Negotiating divorce settlements in Ohio and around the country involves tackling some delicate and potentially contentious matters. Discussing issues like spousal support and property division can be difficult when spouses harbor animosity toward one another or the marital estate is complex, but leaving these matters for a judge to decide involves taking risks and airing grievances in public. Resolving civil matters in court can also be expensive, but there are alternative approaches to dispute resolution that could help spouses to reach amicable agreements even in situations where protracted litigation seems inevitable.
According to a survey by the American Academy of Matrimonial Lawyers, splitting retirement accounts is the second most contentious issue for divorcing couples. This is understandable as many retirement accounts can become major assets. When these funds are split, Ohio couples will need to follow certain regulations in order to avoid having to pay tax and penalties on the distribution.
It can be especially difficult to say the words "I want a divorce" over the holidays. If you did, more power to you. If you didn't, now may be the time to put an end to your misery.
You might assume pre and postnuptial agreements are only for super wealthy celebrities, but this assumption can be harmful to your financial future. If you and your special someone ever separate, your property, debts and personal belongings, such as jewelry, might be at risk of property division. Perhaps you decided to forego a prenuptial agreement but are now worried about the outcome of a potential divorce.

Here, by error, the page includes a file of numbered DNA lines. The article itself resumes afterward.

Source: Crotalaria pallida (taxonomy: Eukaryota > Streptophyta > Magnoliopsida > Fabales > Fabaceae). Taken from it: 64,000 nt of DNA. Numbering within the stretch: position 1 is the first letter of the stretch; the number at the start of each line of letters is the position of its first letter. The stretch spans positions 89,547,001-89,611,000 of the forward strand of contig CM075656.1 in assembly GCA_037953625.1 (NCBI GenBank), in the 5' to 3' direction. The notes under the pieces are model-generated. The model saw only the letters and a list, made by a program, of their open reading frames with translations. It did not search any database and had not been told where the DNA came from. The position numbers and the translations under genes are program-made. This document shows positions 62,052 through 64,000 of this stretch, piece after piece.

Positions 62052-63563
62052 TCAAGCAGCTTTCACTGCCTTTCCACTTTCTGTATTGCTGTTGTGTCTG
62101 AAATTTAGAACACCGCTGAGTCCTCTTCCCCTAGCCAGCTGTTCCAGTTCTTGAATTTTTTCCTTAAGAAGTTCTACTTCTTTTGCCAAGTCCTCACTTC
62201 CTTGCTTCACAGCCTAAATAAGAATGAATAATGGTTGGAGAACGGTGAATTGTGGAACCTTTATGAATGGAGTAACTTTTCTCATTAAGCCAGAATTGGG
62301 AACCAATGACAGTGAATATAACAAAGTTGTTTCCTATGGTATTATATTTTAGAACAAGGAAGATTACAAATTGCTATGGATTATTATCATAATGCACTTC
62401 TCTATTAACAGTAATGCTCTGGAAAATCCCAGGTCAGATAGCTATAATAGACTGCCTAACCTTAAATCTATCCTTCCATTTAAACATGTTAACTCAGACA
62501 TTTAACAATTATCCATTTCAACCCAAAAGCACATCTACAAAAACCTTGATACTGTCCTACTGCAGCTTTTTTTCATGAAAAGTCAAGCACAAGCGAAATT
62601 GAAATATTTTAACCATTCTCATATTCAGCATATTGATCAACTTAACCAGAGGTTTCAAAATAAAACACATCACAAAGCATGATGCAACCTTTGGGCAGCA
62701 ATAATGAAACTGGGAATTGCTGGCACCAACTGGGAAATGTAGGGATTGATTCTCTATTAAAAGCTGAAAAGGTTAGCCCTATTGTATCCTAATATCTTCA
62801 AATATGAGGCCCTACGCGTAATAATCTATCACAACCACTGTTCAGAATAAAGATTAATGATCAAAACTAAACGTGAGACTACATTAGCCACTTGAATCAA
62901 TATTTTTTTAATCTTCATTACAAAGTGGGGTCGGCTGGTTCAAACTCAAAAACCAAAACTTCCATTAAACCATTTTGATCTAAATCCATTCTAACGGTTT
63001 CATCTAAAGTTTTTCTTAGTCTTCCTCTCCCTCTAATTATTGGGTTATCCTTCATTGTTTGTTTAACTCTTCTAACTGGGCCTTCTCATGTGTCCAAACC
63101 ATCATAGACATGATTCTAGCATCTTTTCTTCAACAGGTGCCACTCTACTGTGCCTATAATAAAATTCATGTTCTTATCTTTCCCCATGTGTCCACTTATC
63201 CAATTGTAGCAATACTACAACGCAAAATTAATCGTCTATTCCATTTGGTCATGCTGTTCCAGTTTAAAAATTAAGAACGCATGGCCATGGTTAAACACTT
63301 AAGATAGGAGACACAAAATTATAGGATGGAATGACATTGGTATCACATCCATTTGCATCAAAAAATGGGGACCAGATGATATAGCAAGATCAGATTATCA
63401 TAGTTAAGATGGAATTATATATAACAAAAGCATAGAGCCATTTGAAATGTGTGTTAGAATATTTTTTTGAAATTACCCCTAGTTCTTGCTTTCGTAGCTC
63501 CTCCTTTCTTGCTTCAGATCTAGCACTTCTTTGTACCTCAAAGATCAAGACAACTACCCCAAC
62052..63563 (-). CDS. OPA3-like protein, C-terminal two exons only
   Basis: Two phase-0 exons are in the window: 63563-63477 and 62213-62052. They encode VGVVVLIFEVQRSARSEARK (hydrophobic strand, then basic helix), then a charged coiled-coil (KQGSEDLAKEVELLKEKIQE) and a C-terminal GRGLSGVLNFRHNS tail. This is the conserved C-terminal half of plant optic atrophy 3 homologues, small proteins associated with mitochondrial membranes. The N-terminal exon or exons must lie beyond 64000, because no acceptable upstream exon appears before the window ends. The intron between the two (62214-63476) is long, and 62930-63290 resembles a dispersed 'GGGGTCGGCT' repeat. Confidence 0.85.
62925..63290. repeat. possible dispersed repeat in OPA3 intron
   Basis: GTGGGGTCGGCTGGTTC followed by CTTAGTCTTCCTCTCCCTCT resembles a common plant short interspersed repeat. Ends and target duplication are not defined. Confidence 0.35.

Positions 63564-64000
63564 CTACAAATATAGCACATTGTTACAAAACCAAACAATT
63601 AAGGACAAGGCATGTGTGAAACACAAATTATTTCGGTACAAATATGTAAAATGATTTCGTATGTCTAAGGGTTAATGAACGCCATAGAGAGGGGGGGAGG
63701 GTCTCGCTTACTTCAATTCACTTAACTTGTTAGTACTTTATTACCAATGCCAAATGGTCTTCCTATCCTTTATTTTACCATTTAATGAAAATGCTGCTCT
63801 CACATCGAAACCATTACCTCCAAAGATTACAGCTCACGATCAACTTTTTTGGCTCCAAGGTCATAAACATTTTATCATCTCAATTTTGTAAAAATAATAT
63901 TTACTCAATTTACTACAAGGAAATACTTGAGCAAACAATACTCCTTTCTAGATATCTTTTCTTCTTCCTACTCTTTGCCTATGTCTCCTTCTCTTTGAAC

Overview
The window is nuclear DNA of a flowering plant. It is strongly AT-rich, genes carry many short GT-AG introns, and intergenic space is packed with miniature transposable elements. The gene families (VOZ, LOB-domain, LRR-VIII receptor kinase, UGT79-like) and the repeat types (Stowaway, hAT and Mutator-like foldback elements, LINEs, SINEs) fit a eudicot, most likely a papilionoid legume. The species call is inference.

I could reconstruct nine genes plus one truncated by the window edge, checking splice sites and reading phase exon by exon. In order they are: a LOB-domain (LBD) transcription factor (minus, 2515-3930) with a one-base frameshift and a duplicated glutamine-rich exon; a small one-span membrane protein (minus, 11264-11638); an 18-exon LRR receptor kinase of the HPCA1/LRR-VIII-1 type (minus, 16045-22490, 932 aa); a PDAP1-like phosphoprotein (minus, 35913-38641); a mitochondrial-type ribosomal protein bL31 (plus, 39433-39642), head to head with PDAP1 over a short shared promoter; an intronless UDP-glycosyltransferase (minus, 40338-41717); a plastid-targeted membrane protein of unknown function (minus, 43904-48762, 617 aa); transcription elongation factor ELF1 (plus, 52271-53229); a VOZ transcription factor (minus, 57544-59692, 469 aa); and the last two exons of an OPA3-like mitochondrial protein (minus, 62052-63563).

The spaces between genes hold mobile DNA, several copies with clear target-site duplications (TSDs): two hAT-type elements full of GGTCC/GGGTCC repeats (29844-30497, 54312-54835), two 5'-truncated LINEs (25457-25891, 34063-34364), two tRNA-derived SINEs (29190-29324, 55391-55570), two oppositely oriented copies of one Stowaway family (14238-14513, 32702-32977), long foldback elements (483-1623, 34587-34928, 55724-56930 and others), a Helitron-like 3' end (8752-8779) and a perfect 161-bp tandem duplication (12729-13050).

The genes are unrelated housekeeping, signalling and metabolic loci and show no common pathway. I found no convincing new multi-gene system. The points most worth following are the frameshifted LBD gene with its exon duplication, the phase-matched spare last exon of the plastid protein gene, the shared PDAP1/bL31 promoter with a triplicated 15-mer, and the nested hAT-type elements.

Circumstances in life change, sometimes dramatically, and a situation that existed when you divorced may no longer be true or viable. When a change becomes necessary, you can take steps to modify your divorce decree, and your attorney can help with the process.
The Ohio family courts talk about shared parenting instead of joint custody when it comes to children of divorced families. Parents are encouraged to work out an agreeable custody arrangement that works for the children and adults in their particular situation, instead of leaving it up to the court. The ideal plan is to work out an arrangement that meets the best interests of the child. Even if you cannot stay married to your child's parent, it is beneficial for your child to see his or her parents working together to co-parent. Here are some tips to use to help you create a co-parenting plan:
The decision to divorce is a serious one, hopefully made with careful consideration for all parties involved, especially the children. According to Scientific America, about 1.5 million children in the United States are affected by divorce. Fortunately, the vast majority of these children do recover with time, love and support. Research finds that while children of divorce generally do well, they do even better when parents minimize their kids' exposure to the conflict of divorce. While you can't keep children from knowing about the upcoming separation, you can help them understand what is happening.
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